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#79 : The Waterfalls of Ithaca, New York, by Louise Silberling

The Waterfalls of Ithaca: Thoughts on nature, history, and our future

–Louise Silberling, Ithaca, NY

(All photos © 2012 Louise Silberling)

Forest Falls, Ithaca, NY
Forest Falls, Ithaca, NY

The waterfalls of Ithaca, NY are a natural treasure and geological wonder.  There are hundreds of waterfalls, some spectacular, some humble.  Gorges cutting through the shale, sandstone, and limestone are everywhere.  Fifteen thousand years ago when glaciers retreated, erosion by many streams made these deep gorges, sometimes hundreds of feet deep, through the Pleistocene-era rock rich in Devonian fossils.

The tallest of the waterfalls in Ithaca, Taughannock Falls, at 215 feet is one of the tallest single-drop waterfalls east of the Rocky Mountains, exceeding the height of Niagara Falls by at least 25 feet (though much less in water volume than Niagara).  The gorge walls rise 400 feet.  It is an impressive sight at any time of year.  Here it is pictured in late Fall.

Taughannock Falls, Taughannock State Park
Taughannock Falls, Taughannock State Park

The name “Taughannock” is a Native American name of uncertain origins.  Some say it comes from the Delaware indian word “takghanic” meaning “great fall in the woods.”  Others say it is named after Chief Taughannock of the Delaware who was apparently thrown to his death in a battle there more than 200 years ago.

Native Americans lived in this area rich in wildlife until their lands were given away to whites in return for service in the Revolutionary War.  The Delawares, or Lenape people, were here, as were Cayugas, Tutelos, and Saponi people.  They were run off their lands by the Sullivan Campaign of 1779, when US Army General John Sullivan ordered Iroquois confederation settlements burned and cleared – including all affiliated in any way with that confederation, known today as the Six Nations or Haudenosaunee (pronounced “Hoden-o-SHOW-nee”).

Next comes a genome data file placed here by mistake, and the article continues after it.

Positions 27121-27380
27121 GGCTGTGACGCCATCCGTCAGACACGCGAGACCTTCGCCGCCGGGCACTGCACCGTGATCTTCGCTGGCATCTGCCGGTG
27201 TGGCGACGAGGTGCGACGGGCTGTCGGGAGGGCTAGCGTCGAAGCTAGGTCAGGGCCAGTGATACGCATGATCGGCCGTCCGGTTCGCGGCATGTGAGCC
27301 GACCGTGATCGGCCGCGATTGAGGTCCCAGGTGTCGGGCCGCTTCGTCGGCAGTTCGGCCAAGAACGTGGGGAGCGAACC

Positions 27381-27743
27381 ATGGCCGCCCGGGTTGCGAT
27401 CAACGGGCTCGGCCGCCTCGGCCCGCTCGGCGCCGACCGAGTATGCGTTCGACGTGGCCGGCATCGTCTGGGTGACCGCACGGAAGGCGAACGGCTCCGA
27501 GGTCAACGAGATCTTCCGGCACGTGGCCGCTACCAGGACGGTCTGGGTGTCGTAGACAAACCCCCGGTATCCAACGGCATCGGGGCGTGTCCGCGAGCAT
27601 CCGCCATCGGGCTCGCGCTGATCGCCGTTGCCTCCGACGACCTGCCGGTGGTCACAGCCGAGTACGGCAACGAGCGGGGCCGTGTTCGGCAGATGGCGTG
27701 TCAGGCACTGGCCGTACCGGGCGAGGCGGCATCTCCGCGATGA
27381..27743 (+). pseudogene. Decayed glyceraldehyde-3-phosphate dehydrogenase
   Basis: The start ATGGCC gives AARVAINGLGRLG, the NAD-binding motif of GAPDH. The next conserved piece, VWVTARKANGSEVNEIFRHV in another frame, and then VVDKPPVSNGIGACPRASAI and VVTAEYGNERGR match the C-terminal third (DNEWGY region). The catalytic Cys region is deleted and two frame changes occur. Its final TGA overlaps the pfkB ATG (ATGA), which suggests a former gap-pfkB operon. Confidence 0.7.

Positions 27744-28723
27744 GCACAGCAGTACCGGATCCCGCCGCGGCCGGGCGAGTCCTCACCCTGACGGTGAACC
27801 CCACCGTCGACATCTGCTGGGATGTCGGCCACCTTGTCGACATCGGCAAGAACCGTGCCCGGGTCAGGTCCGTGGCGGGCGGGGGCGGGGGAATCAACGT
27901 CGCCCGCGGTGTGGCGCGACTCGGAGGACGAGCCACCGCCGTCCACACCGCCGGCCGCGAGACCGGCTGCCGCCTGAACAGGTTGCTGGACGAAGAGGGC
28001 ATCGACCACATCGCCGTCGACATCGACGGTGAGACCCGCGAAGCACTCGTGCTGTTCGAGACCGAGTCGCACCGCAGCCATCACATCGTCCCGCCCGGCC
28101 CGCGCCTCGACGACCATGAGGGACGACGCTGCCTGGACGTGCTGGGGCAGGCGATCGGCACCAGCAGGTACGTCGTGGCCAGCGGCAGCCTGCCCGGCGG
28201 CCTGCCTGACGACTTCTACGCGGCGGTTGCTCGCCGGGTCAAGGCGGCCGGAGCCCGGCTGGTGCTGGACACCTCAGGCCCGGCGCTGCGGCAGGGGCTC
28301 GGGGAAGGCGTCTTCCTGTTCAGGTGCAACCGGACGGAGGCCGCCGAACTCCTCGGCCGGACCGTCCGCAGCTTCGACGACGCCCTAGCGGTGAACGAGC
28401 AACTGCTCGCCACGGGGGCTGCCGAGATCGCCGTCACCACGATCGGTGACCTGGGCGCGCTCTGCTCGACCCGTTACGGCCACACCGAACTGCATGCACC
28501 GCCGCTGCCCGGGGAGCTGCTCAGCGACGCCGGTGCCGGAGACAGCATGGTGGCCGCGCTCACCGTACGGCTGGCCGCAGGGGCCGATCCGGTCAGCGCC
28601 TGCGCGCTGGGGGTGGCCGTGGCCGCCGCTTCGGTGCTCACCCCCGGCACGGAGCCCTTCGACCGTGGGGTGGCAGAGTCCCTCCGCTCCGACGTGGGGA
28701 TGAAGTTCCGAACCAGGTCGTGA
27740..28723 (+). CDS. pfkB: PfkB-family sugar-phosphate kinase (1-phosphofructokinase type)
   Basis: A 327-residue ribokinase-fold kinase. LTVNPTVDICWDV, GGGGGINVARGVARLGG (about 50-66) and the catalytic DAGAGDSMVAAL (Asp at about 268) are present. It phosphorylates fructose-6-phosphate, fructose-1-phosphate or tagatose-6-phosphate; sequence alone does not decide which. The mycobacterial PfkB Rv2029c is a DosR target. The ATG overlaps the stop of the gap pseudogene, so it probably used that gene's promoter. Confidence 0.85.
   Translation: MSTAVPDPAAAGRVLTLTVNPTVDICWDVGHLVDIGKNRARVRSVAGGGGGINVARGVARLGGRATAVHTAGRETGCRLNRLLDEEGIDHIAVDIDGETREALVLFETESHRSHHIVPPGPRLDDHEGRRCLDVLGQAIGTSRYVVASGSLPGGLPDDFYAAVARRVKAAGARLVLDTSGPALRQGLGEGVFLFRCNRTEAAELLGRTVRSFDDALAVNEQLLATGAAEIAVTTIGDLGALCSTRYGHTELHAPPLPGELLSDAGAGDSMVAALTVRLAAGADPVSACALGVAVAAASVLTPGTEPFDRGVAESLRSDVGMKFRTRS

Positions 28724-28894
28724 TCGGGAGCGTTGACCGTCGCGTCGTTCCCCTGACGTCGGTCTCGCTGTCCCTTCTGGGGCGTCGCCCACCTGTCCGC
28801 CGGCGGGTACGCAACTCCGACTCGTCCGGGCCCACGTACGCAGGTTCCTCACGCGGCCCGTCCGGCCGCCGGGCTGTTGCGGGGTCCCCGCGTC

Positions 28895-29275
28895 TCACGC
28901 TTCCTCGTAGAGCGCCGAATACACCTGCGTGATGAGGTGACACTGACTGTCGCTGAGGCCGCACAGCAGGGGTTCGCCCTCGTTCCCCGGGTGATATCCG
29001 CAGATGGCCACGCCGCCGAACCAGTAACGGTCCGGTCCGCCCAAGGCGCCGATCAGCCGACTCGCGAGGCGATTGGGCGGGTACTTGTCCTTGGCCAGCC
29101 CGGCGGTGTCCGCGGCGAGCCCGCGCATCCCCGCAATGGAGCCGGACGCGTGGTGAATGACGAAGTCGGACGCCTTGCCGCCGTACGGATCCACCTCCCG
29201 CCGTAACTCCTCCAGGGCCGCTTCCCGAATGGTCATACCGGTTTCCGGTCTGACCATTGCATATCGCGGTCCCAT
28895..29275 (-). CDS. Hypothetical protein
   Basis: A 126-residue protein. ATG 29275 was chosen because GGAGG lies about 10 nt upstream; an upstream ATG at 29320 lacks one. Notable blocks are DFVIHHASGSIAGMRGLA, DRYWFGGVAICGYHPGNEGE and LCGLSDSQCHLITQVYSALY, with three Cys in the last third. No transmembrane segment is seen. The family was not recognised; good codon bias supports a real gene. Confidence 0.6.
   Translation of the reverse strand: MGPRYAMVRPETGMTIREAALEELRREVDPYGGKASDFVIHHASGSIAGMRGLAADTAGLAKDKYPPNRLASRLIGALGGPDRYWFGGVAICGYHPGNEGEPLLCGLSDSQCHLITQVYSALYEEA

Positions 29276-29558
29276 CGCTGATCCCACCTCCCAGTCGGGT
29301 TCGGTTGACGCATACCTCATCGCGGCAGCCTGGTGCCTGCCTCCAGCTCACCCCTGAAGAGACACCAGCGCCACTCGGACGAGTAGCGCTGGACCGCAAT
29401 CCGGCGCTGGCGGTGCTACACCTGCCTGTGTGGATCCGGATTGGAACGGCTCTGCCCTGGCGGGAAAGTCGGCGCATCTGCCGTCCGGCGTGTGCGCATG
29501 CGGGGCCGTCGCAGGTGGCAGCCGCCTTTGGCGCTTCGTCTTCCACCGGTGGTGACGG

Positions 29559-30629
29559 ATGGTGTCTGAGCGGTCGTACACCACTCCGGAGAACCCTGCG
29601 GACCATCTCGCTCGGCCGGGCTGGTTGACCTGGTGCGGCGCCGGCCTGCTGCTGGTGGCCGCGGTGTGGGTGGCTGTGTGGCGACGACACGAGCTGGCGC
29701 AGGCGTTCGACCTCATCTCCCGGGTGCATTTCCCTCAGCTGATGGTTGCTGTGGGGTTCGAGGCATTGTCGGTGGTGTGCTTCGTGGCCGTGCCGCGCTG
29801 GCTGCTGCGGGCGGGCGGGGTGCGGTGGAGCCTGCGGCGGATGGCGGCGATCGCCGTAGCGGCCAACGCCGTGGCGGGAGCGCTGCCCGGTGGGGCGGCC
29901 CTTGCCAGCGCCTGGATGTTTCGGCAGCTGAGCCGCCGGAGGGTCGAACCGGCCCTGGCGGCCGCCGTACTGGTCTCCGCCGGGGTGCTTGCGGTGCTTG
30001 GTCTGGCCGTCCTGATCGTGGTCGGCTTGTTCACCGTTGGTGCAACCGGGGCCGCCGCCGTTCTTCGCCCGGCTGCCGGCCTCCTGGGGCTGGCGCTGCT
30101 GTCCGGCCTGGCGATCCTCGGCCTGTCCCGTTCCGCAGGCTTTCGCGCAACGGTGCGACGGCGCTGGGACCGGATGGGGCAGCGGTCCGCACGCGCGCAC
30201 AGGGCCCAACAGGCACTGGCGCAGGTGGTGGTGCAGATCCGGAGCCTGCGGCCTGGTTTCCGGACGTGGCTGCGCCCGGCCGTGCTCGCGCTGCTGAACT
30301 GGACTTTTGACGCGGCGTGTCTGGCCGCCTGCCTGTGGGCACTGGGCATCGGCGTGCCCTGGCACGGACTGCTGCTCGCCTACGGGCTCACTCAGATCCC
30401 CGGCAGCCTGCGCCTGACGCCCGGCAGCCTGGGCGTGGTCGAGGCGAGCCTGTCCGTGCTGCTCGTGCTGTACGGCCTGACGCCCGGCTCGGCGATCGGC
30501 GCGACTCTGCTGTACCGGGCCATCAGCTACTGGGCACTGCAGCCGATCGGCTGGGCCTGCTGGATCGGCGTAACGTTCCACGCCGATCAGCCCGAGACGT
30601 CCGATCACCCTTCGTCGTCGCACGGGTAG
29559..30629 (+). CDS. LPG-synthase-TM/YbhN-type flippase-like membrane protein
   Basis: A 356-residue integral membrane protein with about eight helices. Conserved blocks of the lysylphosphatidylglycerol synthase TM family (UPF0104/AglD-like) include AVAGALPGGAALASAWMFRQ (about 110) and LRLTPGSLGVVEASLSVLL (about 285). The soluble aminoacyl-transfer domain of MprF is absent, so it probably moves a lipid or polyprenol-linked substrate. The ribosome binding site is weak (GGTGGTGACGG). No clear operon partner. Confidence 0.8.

Today, remnants of the Six Nations are scattered across upstate NY, including reservations for the Onondaga, Oneida, Seneca, Tuscarora, and Mohawk.  The Cayuga are the only nation left without a reservation, although recently they were given 70 acres in the Aurora area.

Somewhat ironically, the DAR (Daughters of the American Revolution) local chapter in Trumansburg, NY, near Taughannock Falls, call themselves the ‘Chief Taughannock’ Chapter. Symbolism aside, there remains a tenseness between many of the region’s white residents and the Native Americans.  Non-indian residents formed a group called “Upstate Citizens for Equality” to combat the Cayuga land claims.  The state also has tense relations with the tribes, cracking down violently on Mohawk “Ganienkeh” claim-related land occupations in the 1970s and 1980s, and denying the Cayuga Land Claim in 2005 after years of litigation by the tribe for ancestral lands. There is ongoing conflict over cigarette sales and taxes, bingo and gaming, and other matters of jurisdiction; as well as a simmering level of tension seen in graffiti and signs throughout the region.

The beauty of Ithaca is imbued with rich natural, political, and cultural history that we must not forget.

Lucifer Falls, Robert H. Treman State Park
Lucifer Falls, Robert H. Treman State Park

Lucifer Falls, with a drop of 115 feet, was purchased in 1916 by a Mr. Treman, who purchased more adjoining lands through 1920 and later donated all of it to be a park, which it is today.

Many stone bridges dot this park, some dating from the 19th century and others built by Mr. Treman in the early 20th century (he hired an architect from Boston to build them).  Treman also planted more than 10,000 trees. The Civilian Conservation Corps, created in the Great Depression, also built many of the trails, walls, and steps in the parks between 1933 and 1941.  Wouldn’t it be wonderful if a similar corps could today help renew our national parks?

Stone bridge and walkway, Robert H. Treman State Park
Stone bridge and walkway, Robert H. Treman State Park